by John Beattie
My rating: 4 of 5 stars
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Man’s path from paleo-history is a fascinating study. Since our records of that era is confined to rocks and natural artifacts, those like me who want to understand what man was like in that time must extrapolate from more recent but similar groups of primitive people (I used the word ‘primitive’ in the anthropologic sense meaning the basis for derived forms rather than crude or preliterate).
I’ve spent a good bit of time reading about world tribes such as the noble Maasai, the easy-going pygmies, the !Kung–all cultures that are disappearing as ‘progress’ assaults their borders and spreads a life style that they would never come by naturally.When these last bastions of early civilizations are gone, we will lose a critical tie to understanding how religion came to be, why man adopted jewelry as decoration, how counting evolved (some tribes count only to two, some as far as ten and then multiples of ten), and where symbolic names started.
This latest book, Bunyoro: An African Kingdom is about the Nyoro of western Uganda. John Beattie wrote his treatise in 1960, based on research he did in the ’50’s, before the Kingdom was banned by Idi Amin, before it was recreated in the 1990’s, before it adopted the very western religion of Christianity. In this eighty-three page book, he doesn’t cover any of my questions, but were I able to study the Nyoro, I’m sure I could find answers–and Beattie probably did too, just not in this short book.
Here are my notes from the book:
- They live in small groups rather than villages, though they like to live close to one other. They believe good neighbors should help and support each other
- The typical Nyoro is a small farmer who cultivates 4-8 acres of land, owns goats and chickens and maybe a few sheep. He grows millet for food, as well as sweet potatoes, cassave, peas and beans.
- He makes beer from bananas
- Transportation vehicles include bikes and even cars
- They are courteous, hospitable and generous people, quick-witted, thoughtful and humorous
- They believe that some people are always above others, some always below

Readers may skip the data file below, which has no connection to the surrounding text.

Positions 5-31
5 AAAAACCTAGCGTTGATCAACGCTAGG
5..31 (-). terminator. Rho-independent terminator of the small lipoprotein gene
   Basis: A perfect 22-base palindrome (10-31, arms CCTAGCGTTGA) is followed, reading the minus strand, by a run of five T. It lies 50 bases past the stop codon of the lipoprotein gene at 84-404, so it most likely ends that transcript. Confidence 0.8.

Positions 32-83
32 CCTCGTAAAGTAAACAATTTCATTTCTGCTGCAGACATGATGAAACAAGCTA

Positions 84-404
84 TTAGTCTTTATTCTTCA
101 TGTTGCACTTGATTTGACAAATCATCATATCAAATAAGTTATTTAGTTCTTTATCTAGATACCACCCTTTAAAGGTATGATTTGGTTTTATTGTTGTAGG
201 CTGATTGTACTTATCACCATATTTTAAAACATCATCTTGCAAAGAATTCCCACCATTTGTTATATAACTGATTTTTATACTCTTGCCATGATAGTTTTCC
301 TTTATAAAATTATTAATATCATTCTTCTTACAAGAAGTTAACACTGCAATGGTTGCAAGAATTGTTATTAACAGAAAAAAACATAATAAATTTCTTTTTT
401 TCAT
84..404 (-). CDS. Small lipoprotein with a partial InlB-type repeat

- Their government was European, as they were under British control, meaning chiefs were salaried positions. Councils advised them on a variety of decisions. Taxes were collected and sent to Britain.
- Despite the British rule, I expected to find a traditional isolated native population, uncontrolled by any outsider, but Beattie’s description is of a people who embraced the progress of civilization and subverted their historic roots to a foreign system of life. Because Beattie reported them to be an amiable, content people, well-enough off, I suspect they were happy with the exchange. This is contradictory to the Indian experience with British rule. I wonder how much of that can be attributed to the size of the populations.
- Their family units are patrimonial and polygamous with a high divorce rate.
- Certain legal matters are adjudicated by neighborhood courts rather than a formal national system of law. The primary aim of these village tribunals is to restore good relations as well as to punish the offender.
Where a Western nation is hardly recognizable as itself fifty years ago, the Nyoro haven’t changed much. Despite the fact that Britain relinquished control of Bunyoro and they are now an independent Constitutional Monarchy, the typical year that Beattie experienced in the 1960’s is pretty similar to what Wikipedia currently details as typical:
- January (Igesa), there would be harvesting of millet
- February (Nyarakarwa) they did not have much work to do
- March (Ijubyamiyonga) fields were prepared for planting simsim
- May (Rwensisezere) there was not much work
- July (ishanya maro), women would prepare fields for millet
- August (Ikokoba) was the months of burning grass in the millet fields
- September (Isiga) was for planting millet
- November (Rwensenene) was named after grass hoppers
- October (ijuba) was a month of weeding
- December (Nyamiganura or Katuruko) was a month of rejoicing and festivities as there was little work to occupy the people
Today, they describe themselves as “the oldest Kingdom in East Africa and once the strongest military & economic power in the Great Lakes area.” For more about this fascinating culture, visit their official website. Find out about their King, their Queen, their world.
Jacqui Murray is the author of the popular Building a Midshipman, the story of her daughter’s journey from high school to United States Naval Academy. She is webmaster for five blogs, an Amazon Vine Voice book reviewer, a weekly columnist for Examiner.com and TeachHUB, Editorial Review Board member for Journal for Computing Teachers, Cisco guest blog, IMS tech expert, and a monthly contributor to Today’s Author. In her free time, she is the editor of a K-8 technology curriculum, K-8 keyboard curriculum, K-8 Digital Citizenship curriculum, and creator of technology training books for how to integrate technology in education. Currently, she’s editing a thriller that should be out to publishers next summer. Contact Jacqui at her writing office or her tech lab, Ask a Tech Teacher.